It’s often referred to as “correlation and analysis” in genealogical methods courses, but a certain aspect of it is fairly simple:
Is this record really my people?
When genealogists gather records, saving them in an organized fashion is crucial. How can you later find it otherwise? It is also important to capture enough information about the record in order to craft a citation. How can you know where you got it and what it really is?
But there’s more. There’s another piece of information that one needs to track as well. How do you know the record is your person?
Sometimes that question is easy to answer and sometimes it is not. That’s why this part of the process is called “analysis.” But it is important. If I find a 1800 census in Harford County, Maryland, for a household headed by James Rampley, why do I think it is the one who died there in 1817? The reason may be fairly easy: the location is the same as given on his will, the will suggests a man who at least is in his fifties (based on the number of married children and grandchildren) which is consistent with the individuals in James’ household, etc. The reasons do not have to be overly articulate and full of fifty-dollar words. They do need to make sense and be consistent with what is known about the person and what is contained in the record or reasonably suggested by the record.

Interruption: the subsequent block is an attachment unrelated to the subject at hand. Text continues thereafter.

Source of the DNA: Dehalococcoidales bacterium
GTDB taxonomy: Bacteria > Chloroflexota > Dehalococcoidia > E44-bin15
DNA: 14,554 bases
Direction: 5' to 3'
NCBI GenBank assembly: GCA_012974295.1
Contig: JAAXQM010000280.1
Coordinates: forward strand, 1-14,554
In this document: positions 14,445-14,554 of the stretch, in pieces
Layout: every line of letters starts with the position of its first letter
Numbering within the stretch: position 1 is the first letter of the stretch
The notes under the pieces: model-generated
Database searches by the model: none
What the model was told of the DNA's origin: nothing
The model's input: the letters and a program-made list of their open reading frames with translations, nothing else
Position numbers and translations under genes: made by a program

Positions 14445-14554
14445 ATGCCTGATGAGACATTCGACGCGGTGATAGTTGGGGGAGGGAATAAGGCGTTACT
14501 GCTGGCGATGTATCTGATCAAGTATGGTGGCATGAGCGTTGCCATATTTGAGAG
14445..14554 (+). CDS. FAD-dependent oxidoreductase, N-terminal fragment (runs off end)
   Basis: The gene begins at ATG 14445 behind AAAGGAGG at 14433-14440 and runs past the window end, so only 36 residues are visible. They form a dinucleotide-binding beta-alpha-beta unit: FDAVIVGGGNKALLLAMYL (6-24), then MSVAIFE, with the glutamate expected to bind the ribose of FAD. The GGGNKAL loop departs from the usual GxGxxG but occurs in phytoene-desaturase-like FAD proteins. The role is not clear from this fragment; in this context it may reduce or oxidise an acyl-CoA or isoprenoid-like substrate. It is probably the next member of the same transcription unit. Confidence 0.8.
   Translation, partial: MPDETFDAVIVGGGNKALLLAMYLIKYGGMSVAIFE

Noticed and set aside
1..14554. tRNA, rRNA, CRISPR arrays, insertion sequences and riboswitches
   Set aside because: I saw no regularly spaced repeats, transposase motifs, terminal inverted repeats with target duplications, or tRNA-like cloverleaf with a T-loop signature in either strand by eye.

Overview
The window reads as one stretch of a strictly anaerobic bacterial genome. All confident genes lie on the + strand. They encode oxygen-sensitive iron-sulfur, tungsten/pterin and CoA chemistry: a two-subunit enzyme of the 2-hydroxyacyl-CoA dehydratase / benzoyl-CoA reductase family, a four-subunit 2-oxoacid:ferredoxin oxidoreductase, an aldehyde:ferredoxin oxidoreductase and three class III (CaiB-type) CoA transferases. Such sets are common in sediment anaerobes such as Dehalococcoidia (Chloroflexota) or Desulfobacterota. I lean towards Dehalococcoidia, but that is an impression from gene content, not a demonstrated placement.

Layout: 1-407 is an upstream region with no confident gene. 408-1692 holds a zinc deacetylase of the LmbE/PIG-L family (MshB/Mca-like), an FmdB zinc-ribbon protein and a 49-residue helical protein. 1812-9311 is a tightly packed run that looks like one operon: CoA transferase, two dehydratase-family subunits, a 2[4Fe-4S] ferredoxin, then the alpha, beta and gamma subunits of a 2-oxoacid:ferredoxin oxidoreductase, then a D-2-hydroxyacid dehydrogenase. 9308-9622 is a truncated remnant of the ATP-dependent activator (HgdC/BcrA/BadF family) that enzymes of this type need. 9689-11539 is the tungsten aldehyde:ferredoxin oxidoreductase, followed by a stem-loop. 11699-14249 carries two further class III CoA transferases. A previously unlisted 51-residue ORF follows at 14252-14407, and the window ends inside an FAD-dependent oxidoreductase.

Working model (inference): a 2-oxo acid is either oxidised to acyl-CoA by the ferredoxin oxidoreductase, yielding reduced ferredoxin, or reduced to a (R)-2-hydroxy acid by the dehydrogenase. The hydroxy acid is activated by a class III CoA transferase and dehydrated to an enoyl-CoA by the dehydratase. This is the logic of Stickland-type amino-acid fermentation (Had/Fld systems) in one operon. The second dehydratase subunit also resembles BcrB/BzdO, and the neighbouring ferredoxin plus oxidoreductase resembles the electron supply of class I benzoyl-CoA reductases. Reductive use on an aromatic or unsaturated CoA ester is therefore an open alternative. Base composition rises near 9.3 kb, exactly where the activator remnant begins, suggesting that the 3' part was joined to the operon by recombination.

Sometimes the record that has just been located may cause you to re-evaluate what you think you “know” about the person of interest. That is an important part of the correlation and analysis of information.
The “How do you know the record is your person” is a good question to ask whenever a new record is located.